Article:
It happened a couple of years ago at a dinner party. During the obligated after-dinner round of ‘have you seen this tv-show/watched this film/read this book’, I was standing in front of my bookcase to find a book I wanted to recommend to my friends. As my eyes were searching for the right cover, I noted something. I started to count. And I was shocked. Of about fifty books on the shelves, there were only 7 female authors between them.
It’s probably not going to be news for you, but in the Netherlands -just like in most countries- the film industry is dominated by men. Recent research by Utrecht University has focussed on gender equality in the Dutch film industry. It shows that in the past 10 years, there hasn’t been much improvement on the topic. Men are enrolled in leadership positions (head of departments) overwhelmingly more than women (70:30). Our executive producers, directors and screenwriters predominantly are men. And even more interesting: the higher the production budget, the smaller the chance of a woman being the producer/director/screenwriter on the project.
At 1Camera we also see a pattern: our clients – communication professionals – are mostly women. The producers, who manage our projects and our clients – are women. But the DoPs, specialists and directors we work with are men. And let’s not beat around the bush: our bosses? They’re men.
I’ve been binging stories since I was a little girl. It started with children’s books by Guus Kuijer, Roald Dahl and Evert Hartman. Then there were the Dutch classics: Multatuli, Willem Elsschot, Louis Couperus. And the horizon broadened with writers like Brett Easton Ellis and Jose Saramago. The same goes for film: like many others I grew up with Steven Spielberg, Quentin Tarantino and the Coen brothers. I was under the spell of Darren Aronofsky and Paul Thomas Anderson and loved the Mexican cinema of Alfonso Cuarón and Alejandro Gonzalez Iñarritu. I could also mention many TV-shows, but I think the point is clear: male storytellers dominated my world.
When I stood there in front of my book case, I realised how I grew up with a male perspective. How the stories I consumed in my formative years were mostly told by men. And suddenly I saw how many themes of life I experienced through a male gaze. Coming of age. Friendship. Love. Jealousy. Mourning. Weltschmerz. I know how men look at women. I know how men experience friendship. I even know how boys become men. My reference is the male perspective.
And when I realised that, it also sunk in that the other way around it’s not the same. I don’t know any man who grew up with stories mostly told by women. Who has internalised how women look at life. Who understand deeply what friendship is like for women. Who know how girls struggle with becoming a woman.
I think it makes a fundamental difference if the stories you consume are in essence recognisable, or if your whole life you’ve been putting yourself in someone else’s shoes. That experience can be very useful for developing empathetic skills. But I also think it’s a loss that encountering role models, for me, was more an exception than the rule. I didn’t even look for role models, because for me it was a given that stories are mostly told by men.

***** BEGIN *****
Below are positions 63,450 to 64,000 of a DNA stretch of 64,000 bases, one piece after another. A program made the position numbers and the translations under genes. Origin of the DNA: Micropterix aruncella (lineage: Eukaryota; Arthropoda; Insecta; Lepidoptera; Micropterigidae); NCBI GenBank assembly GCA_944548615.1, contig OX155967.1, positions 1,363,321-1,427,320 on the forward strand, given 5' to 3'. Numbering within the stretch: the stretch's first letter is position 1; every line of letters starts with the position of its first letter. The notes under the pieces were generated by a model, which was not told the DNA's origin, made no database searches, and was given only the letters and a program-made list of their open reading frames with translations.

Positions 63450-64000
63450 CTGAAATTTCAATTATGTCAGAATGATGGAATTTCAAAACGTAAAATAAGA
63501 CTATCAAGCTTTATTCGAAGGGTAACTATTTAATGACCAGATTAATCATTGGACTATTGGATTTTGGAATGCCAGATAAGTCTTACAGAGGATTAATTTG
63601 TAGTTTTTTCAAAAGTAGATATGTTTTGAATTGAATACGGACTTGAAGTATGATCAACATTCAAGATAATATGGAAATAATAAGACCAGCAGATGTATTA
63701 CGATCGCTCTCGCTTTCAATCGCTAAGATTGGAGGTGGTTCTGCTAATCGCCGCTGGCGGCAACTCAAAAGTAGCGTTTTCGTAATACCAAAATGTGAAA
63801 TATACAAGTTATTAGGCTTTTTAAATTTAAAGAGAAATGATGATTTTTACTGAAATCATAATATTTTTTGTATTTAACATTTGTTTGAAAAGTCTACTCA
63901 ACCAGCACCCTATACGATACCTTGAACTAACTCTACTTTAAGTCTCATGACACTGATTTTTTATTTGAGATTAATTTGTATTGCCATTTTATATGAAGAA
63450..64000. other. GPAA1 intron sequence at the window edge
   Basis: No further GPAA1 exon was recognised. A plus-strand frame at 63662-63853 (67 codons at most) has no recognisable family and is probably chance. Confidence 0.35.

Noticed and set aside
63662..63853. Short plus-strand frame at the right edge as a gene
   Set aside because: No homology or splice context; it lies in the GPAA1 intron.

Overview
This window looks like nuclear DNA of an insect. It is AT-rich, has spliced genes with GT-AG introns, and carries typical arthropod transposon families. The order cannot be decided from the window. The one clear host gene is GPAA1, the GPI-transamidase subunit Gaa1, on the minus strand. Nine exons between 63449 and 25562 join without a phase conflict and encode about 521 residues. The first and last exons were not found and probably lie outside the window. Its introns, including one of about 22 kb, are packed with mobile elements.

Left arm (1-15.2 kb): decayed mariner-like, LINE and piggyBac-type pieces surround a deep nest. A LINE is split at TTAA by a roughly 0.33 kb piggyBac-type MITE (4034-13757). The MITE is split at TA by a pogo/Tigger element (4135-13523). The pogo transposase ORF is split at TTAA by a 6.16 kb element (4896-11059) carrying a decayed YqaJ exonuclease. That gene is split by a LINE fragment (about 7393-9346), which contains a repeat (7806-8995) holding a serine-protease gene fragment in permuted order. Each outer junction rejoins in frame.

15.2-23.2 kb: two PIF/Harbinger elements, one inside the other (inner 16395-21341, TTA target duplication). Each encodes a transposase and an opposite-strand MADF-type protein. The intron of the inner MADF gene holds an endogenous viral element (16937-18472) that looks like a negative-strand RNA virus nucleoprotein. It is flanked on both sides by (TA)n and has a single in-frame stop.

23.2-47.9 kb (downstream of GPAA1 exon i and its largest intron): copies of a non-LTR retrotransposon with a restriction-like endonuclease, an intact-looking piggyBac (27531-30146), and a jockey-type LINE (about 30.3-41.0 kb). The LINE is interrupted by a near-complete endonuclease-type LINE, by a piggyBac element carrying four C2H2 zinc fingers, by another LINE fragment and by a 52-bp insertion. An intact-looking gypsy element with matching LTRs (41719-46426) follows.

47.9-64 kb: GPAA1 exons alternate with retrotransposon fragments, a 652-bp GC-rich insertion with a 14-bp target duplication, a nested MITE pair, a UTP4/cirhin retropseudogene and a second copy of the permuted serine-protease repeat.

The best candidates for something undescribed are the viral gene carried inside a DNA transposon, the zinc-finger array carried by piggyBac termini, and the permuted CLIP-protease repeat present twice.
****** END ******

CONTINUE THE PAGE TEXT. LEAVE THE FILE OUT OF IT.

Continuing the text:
After the dinner party I decided something: I would only read female authors for a year. In that year I learned a couple of things. First: we don’t need women to be storytellers because they can tell stories about women. We need women to be storytellers because everybody should grow up consuming stories that represent realistic perspectives on the world around us. That you can both recognise yourself in one perspective, and be surprised by another. It creates a broader understanding of life in general and it helps you see the value and nuance that comes with it. Of course, this is not only a gender issue. But hey, it’s International Women’s Day.
Secondly: for me, realising this, I also could take my own position as a maker more seriously. Maybe, subconsciously, after decades of having seen mostly male names on my book shelf and cinema tickets, it has had an influence on my own aspirations of becoming a writer or a director. Although I had been writing and directing for television and film for quite a while, I always felt there were other people more suited for the ‘real’ job. But it’s time to break with that bias.
I would urge everyone in the storytelling industry, starting with 1Camera, to create chances for female voices to stand out and break through. To work with female directors for those high budget projects. That way, we can make sure the female perspective is represented equally. As far as 1Camera is concerned, I’m happy to be part of that effort!
Veerle started with 1Camera as a producer in 2015 and in recent years focussed on developing her writing and directing, to great success. As such she is currently 1Camera’s Lead Creative and Jasper’s writing partner.
Some of the films written and directed by Veerle:
Written and Directed
Written and Directed
Click here for more films directed by Veerle.